A large racial divide exists in the concern over ability to pay for COVID-19 treatment

By | July 29, 2020

People of color are far more likely to worry about their ability to pay for healthcare if diagnosed with COVID-19 than their white counterparts, according to a new survey from nonprofit West Health and Gallup. 

By a margin of almost two to one (58% vs. 32%), non-white adults report that they are either “extremely concerned” or “concerned” about the potential cost of care. That concern is three times higher among lower-income versus higher-income households (60% vs. 20%).

The data come from an ongoing survey about Americans’ experiences with and attitudes about the healthcare system. The latest findings are based on a nationally representative sample of 1,017 U.S. adults interviewed between June 8 and June 30.

There’s also a disturbing trend when it comes to medication insecurity. Overall, 24% of U.S. adults say they lacked money to pay for at least one prescribed medicine in the past 12 months, an increase from 19% in early 2019. Among non-white Americans, the burden is growing even more quickly. Medication insecurity jumped 10 percentage points, from 21% to 31%, compared with a statistically insignificant three-point increase among white Americans (17% to 20%).

WHAT’S THE IMPACT

All of this results in what Tim Lash, chief strategy officer for West Health, called a “significant and increasing racial and socioeconomic divide” in Americans’ views on the cost of healthcare and the impact it has on their lives. When poling started in 2019, one in five Americans were unable to pay for prescription medications within the past 12 months; that number now stands at one in four. The bottom line is that the situation is getting worse.

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Amid broad concern about paying for the cost of COVID-19 or other medical expenses, health insurance benefits are likely more important than ever to U.S. workers. The survey found that 12% of workers are staying in a job they want to leave because they are afraid of losing healthcare benefits, a sentiment that is about twice as likely to be held by non-white workers versus white workers (17% vs. 9%).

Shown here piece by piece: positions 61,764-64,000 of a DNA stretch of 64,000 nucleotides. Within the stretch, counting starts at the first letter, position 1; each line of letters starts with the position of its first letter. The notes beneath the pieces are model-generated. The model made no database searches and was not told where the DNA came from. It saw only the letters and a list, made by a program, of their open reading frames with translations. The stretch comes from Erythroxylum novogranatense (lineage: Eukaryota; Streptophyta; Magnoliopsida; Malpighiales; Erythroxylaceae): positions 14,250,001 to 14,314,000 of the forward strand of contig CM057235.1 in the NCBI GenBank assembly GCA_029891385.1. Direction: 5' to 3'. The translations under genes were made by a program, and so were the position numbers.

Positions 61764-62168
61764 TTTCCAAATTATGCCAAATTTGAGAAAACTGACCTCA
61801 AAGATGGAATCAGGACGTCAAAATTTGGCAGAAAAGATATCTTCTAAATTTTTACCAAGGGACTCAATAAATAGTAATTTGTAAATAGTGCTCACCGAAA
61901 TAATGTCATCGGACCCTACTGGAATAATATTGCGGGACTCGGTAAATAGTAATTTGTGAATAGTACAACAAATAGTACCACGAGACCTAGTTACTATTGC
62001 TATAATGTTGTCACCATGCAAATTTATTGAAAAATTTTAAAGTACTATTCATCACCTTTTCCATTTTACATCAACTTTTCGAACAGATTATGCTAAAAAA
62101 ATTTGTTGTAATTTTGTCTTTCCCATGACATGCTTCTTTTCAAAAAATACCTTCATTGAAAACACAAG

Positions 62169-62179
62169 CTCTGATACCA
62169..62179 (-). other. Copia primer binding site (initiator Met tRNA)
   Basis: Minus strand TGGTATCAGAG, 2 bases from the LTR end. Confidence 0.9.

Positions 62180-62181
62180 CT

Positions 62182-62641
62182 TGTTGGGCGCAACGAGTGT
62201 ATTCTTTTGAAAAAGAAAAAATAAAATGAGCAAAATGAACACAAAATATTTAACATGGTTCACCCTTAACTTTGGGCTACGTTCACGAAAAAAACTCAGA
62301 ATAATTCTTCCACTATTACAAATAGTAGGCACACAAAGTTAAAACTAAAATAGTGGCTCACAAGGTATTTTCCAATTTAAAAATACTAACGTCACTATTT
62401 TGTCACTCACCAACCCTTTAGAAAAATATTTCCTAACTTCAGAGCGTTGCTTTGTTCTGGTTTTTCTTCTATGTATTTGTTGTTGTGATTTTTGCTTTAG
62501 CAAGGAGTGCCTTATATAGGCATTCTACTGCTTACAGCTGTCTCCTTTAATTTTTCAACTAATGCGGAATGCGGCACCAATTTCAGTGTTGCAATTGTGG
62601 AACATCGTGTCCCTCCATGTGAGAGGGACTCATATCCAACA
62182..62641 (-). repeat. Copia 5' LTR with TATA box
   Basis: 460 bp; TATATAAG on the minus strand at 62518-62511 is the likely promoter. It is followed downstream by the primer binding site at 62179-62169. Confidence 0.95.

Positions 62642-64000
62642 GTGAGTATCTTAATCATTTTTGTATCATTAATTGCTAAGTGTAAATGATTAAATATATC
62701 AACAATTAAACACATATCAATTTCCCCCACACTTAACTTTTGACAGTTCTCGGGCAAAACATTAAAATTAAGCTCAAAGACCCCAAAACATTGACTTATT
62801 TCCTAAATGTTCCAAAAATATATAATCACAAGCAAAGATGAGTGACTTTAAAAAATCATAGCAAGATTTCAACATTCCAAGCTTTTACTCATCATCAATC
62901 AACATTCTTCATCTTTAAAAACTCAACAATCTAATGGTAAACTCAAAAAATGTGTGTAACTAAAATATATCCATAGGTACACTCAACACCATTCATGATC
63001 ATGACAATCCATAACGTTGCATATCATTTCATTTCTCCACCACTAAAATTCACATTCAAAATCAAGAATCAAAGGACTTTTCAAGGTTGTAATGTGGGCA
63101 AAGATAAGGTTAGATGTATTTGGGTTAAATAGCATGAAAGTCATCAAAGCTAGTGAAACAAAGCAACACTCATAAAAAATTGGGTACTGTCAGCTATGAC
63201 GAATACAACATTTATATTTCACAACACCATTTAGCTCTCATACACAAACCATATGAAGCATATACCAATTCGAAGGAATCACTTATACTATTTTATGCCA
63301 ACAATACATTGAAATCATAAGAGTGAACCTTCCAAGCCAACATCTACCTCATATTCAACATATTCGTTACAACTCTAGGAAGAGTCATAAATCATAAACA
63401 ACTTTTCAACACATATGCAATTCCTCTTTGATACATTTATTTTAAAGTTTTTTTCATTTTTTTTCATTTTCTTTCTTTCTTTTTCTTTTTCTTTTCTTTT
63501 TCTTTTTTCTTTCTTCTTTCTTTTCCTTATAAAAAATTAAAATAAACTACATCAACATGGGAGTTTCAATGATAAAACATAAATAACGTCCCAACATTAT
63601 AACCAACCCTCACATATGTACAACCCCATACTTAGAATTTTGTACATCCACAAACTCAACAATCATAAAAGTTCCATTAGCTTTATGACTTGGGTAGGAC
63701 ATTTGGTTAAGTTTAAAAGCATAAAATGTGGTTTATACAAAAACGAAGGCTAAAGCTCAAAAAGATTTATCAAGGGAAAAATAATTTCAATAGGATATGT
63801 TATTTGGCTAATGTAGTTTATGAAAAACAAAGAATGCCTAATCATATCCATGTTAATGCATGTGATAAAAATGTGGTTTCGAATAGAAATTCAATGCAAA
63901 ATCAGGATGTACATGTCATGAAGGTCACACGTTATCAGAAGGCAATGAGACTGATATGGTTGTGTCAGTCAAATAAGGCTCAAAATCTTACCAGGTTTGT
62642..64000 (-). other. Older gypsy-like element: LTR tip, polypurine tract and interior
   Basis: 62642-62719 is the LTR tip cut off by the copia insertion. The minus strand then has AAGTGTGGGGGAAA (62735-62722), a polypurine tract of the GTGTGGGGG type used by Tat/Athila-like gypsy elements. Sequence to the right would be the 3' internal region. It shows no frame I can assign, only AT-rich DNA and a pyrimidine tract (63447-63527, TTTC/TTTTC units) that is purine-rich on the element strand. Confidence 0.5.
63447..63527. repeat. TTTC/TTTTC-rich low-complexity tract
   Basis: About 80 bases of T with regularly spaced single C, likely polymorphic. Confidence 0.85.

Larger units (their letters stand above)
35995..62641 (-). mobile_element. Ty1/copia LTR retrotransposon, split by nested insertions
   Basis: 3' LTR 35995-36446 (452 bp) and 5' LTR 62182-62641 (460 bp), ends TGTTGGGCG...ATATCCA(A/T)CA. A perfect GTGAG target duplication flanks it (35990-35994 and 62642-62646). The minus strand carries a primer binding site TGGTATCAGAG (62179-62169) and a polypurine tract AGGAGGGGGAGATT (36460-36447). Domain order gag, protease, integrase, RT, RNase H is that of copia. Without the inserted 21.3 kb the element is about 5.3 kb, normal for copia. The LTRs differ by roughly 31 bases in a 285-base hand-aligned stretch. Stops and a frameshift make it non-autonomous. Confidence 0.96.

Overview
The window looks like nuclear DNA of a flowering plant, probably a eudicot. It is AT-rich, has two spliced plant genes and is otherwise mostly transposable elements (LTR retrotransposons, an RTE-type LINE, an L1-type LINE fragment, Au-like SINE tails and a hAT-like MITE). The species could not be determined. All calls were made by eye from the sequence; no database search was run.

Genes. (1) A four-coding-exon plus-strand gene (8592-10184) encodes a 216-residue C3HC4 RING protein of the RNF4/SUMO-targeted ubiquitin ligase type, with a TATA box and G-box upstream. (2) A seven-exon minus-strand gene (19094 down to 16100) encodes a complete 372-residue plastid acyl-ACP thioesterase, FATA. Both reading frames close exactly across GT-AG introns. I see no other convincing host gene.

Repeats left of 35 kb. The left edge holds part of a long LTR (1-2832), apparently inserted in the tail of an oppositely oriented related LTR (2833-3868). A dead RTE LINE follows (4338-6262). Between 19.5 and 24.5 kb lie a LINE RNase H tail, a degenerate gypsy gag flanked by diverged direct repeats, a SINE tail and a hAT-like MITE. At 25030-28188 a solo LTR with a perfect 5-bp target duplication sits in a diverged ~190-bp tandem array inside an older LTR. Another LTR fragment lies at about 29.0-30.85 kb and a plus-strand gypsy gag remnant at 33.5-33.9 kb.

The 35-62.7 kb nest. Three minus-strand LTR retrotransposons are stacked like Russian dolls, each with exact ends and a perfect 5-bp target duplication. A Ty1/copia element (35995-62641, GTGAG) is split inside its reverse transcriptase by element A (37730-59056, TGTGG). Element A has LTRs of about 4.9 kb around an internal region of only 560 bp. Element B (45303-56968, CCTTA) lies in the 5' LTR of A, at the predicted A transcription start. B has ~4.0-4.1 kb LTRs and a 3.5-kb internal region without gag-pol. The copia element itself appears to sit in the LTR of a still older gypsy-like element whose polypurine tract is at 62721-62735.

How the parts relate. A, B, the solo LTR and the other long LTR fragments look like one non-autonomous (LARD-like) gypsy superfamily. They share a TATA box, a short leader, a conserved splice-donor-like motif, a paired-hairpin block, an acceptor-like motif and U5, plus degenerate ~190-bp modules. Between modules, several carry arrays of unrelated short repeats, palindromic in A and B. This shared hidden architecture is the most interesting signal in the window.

However, Americans step across racial lines in their overwhelming support for disallowing political contributions by pharmaceutical companies, and for government intervention in setting price limits for government-sponsored research and a COVID vaccine.

Nearly 9 in 10 U.S. adults (89%) think the federal government should be able to negotiate the cost of a COVID-19 vaccine while only 10% say the drug company itself should set the price. Similarly, 86% of U.S. adults say there should be limits on the price of drugs that government-funded research helped develop. 

Regarding the influence of pharmaceutical companies on the political process, 78% of adults say political campaigns should not be allowed to accept donations from pharmaceutical companies during the coronavirus pandemic.

THE LARGER TREND

Concerns over payment aren’t the only race-related disparities found in healthcare. Dr. Garth Graham, the vice president of community health at CVS Health, said during AHIP’s Institute and Expo in June that although African Americans make up 13% of the U.S. population, they account for about about 24% of COVID-19 deaths.

He attributed some of the driving factors for these particular COVID-19-related disparities to the social determinants of health, the over-predominance of African American and Latino frontline workers as well as the higher incidence rates of chronic illness such as diabetes and hypertension in minority groups.

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On June 19 — Juneteenth, as it’s known for many Black Americans —  36 Chicago hospitals penned an open letter declaring that systemic racism is a “public health crisis.”

“Systemic racism is a real threat to the health of our patients, families and communities,” the letter reads. “We stand with all of those who have raised their voices to capture the attention of Chicago and the nation with a clear call for action.”
 

Twitter: @JELagasse
Email the writer: jeff.lagasse@himssmedia.com

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